The idea is simple.
People burn fossil fuels. The fuels emit carbon dioxide into the atmosphere. If that carbon lingers in the air, it causes greenhousing and contributes to global warming; if it gets absorbed by the ocean, it acidifies the water and wrecks the marine food chain.
So the key is to put less carbon into the atmosphere. Most policies, accordingly, focus on preventing people from burning fuels. But what if the fossil fuels were never taken out of the ground in the first place?
In the most recent issue of The Atlantic, Bill Gates explains why he is devoting $2 billion toward an energy-research venture-capital fund. “The only reason I’m optimistic about [climate change] is because of innovation," he says. “If you told me that innovation had been frozen and we just have today’s technologies, will the world run the climate-change experiment? You bet we will.”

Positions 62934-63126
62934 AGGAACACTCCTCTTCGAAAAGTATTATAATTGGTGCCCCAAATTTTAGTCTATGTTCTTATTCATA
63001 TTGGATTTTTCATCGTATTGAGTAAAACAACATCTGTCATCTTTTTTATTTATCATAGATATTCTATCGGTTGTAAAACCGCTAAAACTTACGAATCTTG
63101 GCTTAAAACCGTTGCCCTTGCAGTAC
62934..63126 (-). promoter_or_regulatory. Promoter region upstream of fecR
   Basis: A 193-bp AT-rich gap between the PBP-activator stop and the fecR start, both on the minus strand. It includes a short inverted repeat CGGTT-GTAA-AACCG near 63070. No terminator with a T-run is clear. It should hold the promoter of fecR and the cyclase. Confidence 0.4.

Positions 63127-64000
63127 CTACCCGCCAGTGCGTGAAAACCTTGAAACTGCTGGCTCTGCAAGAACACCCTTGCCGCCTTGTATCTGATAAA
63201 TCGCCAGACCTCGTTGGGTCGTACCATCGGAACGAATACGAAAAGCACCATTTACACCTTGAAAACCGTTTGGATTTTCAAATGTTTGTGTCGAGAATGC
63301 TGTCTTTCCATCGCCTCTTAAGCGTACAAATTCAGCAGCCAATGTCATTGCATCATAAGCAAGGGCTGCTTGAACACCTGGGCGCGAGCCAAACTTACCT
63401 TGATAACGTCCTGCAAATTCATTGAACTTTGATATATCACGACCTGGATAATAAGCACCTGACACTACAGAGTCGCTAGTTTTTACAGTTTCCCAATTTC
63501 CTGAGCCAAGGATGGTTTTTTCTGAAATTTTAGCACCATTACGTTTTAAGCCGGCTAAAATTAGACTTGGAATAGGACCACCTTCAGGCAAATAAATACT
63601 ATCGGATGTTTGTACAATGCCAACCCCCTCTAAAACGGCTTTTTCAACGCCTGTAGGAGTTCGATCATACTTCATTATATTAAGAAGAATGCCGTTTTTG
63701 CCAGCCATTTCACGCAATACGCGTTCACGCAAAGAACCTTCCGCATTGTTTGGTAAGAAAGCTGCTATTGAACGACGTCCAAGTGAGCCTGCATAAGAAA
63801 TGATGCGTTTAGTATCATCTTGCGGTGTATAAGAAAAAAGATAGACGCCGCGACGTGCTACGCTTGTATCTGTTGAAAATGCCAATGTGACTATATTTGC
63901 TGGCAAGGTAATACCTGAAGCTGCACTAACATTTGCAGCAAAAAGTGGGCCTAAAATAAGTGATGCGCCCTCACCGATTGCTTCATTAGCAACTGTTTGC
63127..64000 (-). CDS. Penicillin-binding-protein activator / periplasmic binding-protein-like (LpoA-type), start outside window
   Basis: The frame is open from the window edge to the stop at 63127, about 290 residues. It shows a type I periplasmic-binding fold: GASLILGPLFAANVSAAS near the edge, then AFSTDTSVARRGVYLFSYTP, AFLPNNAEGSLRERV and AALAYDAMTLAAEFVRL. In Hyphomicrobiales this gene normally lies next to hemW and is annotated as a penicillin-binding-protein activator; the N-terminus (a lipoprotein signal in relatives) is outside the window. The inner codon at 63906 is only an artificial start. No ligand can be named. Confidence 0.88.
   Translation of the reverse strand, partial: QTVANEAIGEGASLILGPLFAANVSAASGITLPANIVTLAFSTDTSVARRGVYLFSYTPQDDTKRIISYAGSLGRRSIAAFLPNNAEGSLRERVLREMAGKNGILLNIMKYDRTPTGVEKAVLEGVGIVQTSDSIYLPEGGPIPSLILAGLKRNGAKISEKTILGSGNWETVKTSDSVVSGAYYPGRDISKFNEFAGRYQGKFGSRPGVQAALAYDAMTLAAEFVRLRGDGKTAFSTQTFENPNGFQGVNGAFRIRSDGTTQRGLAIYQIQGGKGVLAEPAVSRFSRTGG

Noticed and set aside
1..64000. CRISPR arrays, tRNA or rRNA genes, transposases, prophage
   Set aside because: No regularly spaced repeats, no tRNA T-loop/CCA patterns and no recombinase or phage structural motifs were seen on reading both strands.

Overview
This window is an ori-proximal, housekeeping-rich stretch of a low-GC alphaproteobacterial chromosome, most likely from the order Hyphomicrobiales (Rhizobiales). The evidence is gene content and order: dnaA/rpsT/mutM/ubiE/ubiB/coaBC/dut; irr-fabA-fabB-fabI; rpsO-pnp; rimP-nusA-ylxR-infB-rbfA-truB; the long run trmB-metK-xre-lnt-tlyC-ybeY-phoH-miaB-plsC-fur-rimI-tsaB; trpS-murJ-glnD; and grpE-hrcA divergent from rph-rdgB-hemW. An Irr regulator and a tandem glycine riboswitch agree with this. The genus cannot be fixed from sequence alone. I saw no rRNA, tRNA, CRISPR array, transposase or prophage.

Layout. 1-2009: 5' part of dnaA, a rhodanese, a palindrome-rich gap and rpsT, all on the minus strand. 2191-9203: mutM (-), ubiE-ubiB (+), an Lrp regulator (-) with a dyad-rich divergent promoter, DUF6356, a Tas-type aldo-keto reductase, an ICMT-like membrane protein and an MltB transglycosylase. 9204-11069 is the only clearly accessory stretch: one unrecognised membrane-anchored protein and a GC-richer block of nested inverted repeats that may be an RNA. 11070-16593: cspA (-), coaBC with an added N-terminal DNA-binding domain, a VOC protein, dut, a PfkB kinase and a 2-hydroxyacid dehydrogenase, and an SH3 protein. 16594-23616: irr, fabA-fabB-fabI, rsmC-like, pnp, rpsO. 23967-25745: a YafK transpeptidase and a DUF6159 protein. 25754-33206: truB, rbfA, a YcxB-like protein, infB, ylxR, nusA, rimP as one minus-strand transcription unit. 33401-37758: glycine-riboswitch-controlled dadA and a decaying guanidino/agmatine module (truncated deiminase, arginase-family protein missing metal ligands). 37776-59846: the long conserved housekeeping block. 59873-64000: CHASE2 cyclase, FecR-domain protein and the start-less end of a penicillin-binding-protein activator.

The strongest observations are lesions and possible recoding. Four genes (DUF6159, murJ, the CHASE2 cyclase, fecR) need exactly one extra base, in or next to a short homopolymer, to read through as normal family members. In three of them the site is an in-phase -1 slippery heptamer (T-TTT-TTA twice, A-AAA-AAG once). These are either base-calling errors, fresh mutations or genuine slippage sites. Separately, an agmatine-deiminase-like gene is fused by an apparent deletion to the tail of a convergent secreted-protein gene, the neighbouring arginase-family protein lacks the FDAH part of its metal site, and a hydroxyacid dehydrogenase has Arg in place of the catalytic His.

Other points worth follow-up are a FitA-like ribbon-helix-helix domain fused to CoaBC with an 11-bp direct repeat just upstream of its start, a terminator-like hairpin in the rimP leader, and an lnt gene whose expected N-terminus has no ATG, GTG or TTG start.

The only way to evade dangerous levels of global warming, he believes, is by finding and funding a low-emissions power source, then deploying it across the world at scale. By investing in technology, Gates argues that he can provide many times his money’s worth to humanity as a whole.
It’s a risky strategy. Gates’s teams may hit upon cold fusion or something like it, or his VC fund could fizzle out with little to show. If he really does believe that humanity is running out of time to meaningfully affect the climate system—and there, science agrees with him—he’s picked an awfully scattershot form of intervention.